The Press on Director Michael Oakley

"Marvellously entertaining and stylishly directed by Michael Oakley, in sum one of those evenings when theatre is more alive than life" Five Stars, The Daily Telegraph on Playhouse Creatures

"A sure gift for racy, pacey storytelling that bodes well for the future and his classical career; a young director who already knows that it is telling the story that really counts" Lyn Gardner, The Guardian, on Edward II

The Press on Current Production

“One of those hidden gems that the Finborough is so good at unearthing...Quite why such a fine play should have disappeared is a mystery. This modern reworking of Dumas's La Dame aux Camélias (the theme that is varied) is gripping and heartrending.” Philip Fisher, British Theatre Guide

“This production exudes quality, charm and talent...Layered, thought-provoking and consistently entertaining.” Catherine Usher, The Stage

“The fact that audiences can see such a high quality play (if they have a ticket - the run is sold out) in such an intimate space at a very modest price is remarkable. This is a production that other fringe venues, and indeed any venue, should seek to emulate. This is exactly how it should be done.” Catherine Usher, The Stage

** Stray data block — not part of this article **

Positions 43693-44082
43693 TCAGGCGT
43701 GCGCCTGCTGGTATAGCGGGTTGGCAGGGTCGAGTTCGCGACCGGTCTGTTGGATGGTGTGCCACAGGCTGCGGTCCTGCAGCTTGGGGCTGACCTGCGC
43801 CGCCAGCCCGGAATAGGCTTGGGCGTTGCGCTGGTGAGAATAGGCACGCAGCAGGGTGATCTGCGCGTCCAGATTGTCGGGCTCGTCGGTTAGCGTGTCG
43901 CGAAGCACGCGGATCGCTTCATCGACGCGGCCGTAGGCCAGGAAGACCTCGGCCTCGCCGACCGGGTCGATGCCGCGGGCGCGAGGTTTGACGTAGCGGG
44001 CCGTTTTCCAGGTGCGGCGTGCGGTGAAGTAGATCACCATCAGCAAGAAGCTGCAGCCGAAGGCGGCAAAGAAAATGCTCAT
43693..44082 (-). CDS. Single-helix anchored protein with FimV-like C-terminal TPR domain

“With ticket demand so great and a high profile star, surely a West End transfer must follow.” Philip Fisher, British Theatre Guide

“If you’re in the mood for a neglected gem from the 1950s, the theatre you need is the Finborough, which is making quite a name for itself in this area. It has scored a real coup here, with the first professional production since its 1958 premiere (directed by John Gielgud) of this Terence Rattigan makes for a fascinating evening’s viewing.” Fiona Mountford, London Evening Standard

“Double Olivier nominee Rachael Stirling is superb.” Laura Barnett, Time Out

“Stirling’s performance is a triumph, brilliantly imbued with vulnerability and pastel-shaded glamour.” Laura Barnett, Time Out

“This is, of course, Rachael Stirling's show and her Rose is a compelling mix of strength and vulnerability who's hard to take your eyes off in this intimate space.” Nick Holland, Partially Obstructed View

“Supported magnificently by Susan Tracy.” Ian Foster, The Public Reviews

“There’s strong support from Phil Cheadle’s banker Kurt, determined not to lose anything, whether fiancées or games of cards, and David Shelley as Sam.” Ian Foster, The Public Reviews

“Martin McCreadie as her balletic lover, Susan Tracy as her protective confidante and Phil Cheadle as her prospective Teutonic husband lend firm support.” Michael Billington, The Guardian

“Michael Oakley’s production has considerably sharpened up the play. There’s a rich vein of humour … a scintillating lead performance from Rachael Stirling, a stunning presence for so intimate a room.” Ian Foster, The Public Reviews

25 February – 22 March 2014

Tickets and Times

Tuesday 7:30pm
Wednesday 7:30pm (Matinee on 19th March at 3.00pm)
Thursday 7:30pm
Friday 7:30pm
Saturday 3:00pm
Sunday 3:00pm

Approximately 2 and a half hours with one interval of fifteen minutes.